It's the difference between a perfectly executed hairstyle and a 'do where the stylist decided she needed smoking break halfway through but declared you done, pumping you up with talk of the cutting-edge style represented by your new "asymmetrical cut."
Haircuts and clothes, especially, require a solid understanding of the rules so that one can break them effectively. Coloring outside of the lines first requires being able to see the lines and knowing why they exist.
It takes a tremendous amount of skill to pull off asymmetry in design. What looks like randomly placed elements typically treads a fine line between desirable and disastrous.
Jerrell's wedding gown represented the latter. From the grayish, shabby-looking tulle, to the swirl of taffeta crinkled around the model's body like gold-sprayed craft paper, not to mention the disaster of a bodice with the flaps over the chest... it was just one poorly executed idea after another. (And don't get me started on those gems plopped in the middle of the chest.) I liked the colors and textures he chose, but little else. The bridesmaid's dress was, well, I hate to say it, but it was dreadful - cheaply shiny and with fake flowers to boot.
Sadly, I knew in my heart, as soon as I saw Jerrell's wedding dress hadn't changed much since Tim's critique, that his days were numbered on the show. Like a Saab driver in the 90s, Jerrell goes his own road, and much of the time it involves piling it on and piling it on. He needs to learn editing so that he can let his creativity really flourish and sing.
Korto Loses Her Way
Korto's wedding gown seemed lumpy in addition to overwrought... with that weird tiered effect at the waist and knees - she actually made the model look chunky. The bridesmaid's dress was only bridesmaid-y in that it had been hacked down to look different in length from the bridal gown. Meh.
Her collection, from the Tim visit, looked very Korto-esque. Well-made. Interesting to a point. But in the end, predictable. She is not an over-the-top, make-a-loud-statement designer.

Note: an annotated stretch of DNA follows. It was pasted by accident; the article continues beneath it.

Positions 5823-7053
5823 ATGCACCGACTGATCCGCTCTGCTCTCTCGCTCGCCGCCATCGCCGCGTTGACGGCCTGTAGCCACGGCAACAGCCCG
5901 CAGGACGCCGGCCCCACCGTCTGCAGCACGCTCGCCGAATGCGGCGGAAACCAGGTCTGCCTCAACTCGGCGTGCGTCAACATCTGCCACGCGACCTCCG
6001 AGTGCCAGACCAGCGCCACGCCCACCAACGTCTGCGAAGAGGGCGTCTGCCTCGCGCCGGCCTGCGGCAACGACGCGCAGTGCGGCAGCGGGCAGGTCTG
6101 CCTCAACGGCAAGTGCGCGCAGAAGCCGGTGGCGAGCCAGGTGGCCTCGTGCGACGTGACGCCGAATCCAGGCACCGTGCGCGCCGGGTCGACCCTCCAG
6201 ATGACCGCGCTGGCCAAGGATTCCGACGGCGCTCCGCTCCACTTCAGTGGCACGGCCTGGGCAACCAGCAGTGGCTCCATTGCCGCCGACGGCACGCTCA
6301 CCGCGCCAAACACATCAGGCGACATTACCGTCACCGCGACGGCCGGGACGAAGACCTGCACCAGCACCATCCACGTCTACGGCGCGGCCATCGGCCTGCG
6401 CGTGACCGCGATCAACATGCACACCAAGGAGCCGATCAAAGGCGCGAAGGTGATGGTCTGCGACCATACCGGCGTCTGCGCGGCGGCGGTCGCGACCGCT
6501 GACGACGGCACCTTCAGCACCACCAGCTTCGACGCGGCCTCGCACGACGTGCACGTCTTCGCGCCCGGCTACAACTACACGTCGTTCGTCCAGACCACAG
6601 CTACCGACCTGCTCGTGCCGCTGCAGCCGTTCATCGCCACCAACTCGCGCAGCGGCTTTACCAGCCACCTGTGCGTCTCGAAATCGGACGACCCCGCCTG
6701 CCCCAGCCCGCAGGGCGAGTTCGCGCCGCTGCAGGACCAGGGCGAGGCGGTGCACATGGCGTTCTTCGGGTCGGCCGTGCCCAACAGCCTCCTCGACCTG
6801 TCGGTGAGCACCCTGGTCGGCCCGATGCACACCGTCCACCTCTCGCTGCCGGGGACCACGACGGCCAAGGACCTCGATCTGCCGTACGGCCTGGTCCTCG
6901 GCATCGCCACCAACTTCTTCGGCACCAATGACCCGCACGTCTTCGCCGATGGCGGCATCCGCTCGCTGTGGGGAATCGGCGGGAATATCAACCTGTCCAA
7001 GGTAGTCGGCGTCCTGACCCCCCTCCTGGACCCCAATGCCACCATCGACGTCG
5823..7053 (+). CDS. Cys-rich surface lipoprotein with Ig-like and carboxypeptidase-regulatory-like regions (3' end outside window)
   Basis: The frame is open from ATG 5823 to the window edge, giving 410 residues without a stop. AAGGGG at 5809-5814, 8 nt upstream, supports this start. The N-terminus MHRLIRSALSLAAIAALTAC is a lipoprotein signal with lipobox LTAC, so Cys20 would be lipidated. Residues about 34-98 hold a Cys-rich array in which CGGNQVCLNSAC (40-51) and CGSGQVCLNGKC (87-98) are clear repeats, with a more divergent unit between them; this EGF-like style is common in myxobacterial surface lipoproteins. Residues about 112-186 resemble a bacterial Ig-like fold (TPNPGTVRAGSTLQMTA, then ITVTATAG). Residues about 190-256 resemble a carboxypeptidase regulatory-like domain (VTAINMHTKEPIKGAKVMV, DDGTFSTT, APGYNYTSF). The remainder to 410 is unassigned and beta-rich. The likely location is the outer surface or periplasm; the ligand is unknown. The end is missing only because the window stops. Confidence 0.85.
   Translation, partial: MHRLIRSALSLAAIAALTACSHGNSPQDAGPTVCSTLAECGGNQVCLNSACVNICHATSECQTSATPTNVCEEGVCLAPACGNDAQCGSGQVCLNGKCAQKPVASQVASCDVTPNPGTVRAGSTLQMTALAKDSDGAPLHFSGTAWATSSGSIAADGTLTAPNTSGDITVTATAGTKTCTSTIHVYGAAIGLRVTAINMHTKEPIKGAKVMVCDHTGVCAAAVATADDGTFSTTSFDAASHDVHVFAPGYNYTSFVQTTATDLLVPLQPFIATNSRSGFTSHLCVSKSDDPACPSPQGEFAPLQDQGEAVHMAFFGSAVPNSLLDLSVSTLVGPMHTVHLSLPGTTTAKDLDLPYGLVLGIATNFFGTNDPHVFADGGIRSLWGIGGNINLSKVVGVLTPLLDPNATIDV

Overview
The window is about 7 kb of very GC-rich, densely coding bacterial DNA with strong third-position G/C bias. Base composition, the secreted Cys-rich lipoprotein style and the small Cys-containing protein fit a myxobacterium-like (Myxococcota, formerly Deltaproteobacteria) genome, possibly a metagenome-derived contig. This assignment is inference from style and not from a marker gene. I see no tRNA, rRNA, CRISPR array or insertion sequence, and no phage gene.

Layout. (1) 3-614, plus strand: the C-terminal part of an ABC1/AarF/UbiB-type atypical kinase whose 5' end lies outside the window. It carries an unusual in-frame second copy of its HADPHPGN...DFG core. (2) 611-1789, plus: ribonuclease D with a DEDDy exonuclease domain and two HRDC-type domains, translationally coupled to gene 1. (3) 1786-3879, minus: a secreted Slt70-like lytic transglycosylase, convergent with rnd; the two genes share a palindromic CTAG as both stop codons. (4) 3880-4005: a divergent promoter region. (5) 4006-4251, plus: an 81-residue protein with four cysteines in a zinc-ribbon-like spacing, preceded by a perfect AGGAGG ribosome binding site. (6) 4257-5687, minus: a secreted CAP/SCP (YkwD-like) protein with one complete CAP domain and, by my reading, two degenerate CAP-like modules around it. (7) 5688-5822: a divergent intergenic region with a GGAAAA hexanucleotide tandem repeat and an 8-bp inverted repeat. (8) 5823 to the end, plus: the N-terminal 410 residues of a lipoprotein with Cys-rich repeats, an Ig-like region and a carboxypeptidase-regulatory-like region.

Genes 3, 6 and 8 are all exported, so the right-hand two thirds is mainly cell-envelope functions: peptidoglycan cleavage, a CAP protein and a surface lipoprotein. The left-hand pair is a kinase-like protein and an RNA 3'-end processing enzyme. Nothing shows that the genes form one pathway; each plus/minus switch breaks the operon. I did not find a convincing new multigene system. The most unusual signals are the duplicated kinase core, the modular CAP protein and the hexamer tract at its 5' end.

Kenley: Little Girl Lost
Here's my biggest problem with Kenley's outbursts. First, if you're involved in fashion, you just simply cannot say unequivocally that you're not inspired by a particular designer. Especially if someone far more experienced and knowledgeable calls you on it.
If they see something, there must be something to see, get it?
Sure, you may have steadfastly ignored the videos on the web showing McQueen's similar dress, or held your hands over your ears when fellow fashionistas regaled you with tales of a similar dress, all while shouting "La, la la - I can't hear you, la, la, la!"
But Kenley, tell me you didn't page through a magazine or accidentally click on by some coverage, or spy even a flash as you clicked past the Style network? You're in the business, for crying out loud.
Even if you didn't, just wait - let the judges speak.
Kenley's head-shaking over the McQueen comparison was childish, as was her previous behavior in reaction to the judges' comments. She needs to learn to listen and then defend. It's far more powerful if you hear people out, and then defend yourself with a well thought-out argument. Best comment from Heidi all season came for Kenley's wedding gown: "It's Crazy Good!" Admittedly, the kooky feathered wedding dress was impressive. But from what I saw of Kenley's painted prints, the color scheme for the collection overall seems far from sophisticated.
Leanne: Variations on a Noodle
Leanne's architectural, nature-inspired creations? What an interesting set of ideas she put out there! Those wavelike flaps with the different colors, fluid lovely draping, emphasizing movement in a modern, sleek and interesting way. Love it.
(Actually, I kept thinking that they looked more like ripples on water than waves. But wave is a much cooler and sleek-sounding word to use when explaining work that's inspired by water and how it flows. So kudos to her for thinking like a marketer.)
Leanne's complete rework of her wedding gown, and her willingness to learn from her superiors, to take valid criticism however harshly or randomly it appears to be dealt, to incorporate what's relevant into her solution, and most importantly, press on? That is the mark of a professional.
And even if she doesn't triumph in this trumped-up contest?
She has an interesting career ahead of her, for certain.
Leanne wins, Kenley is second, Korto is third.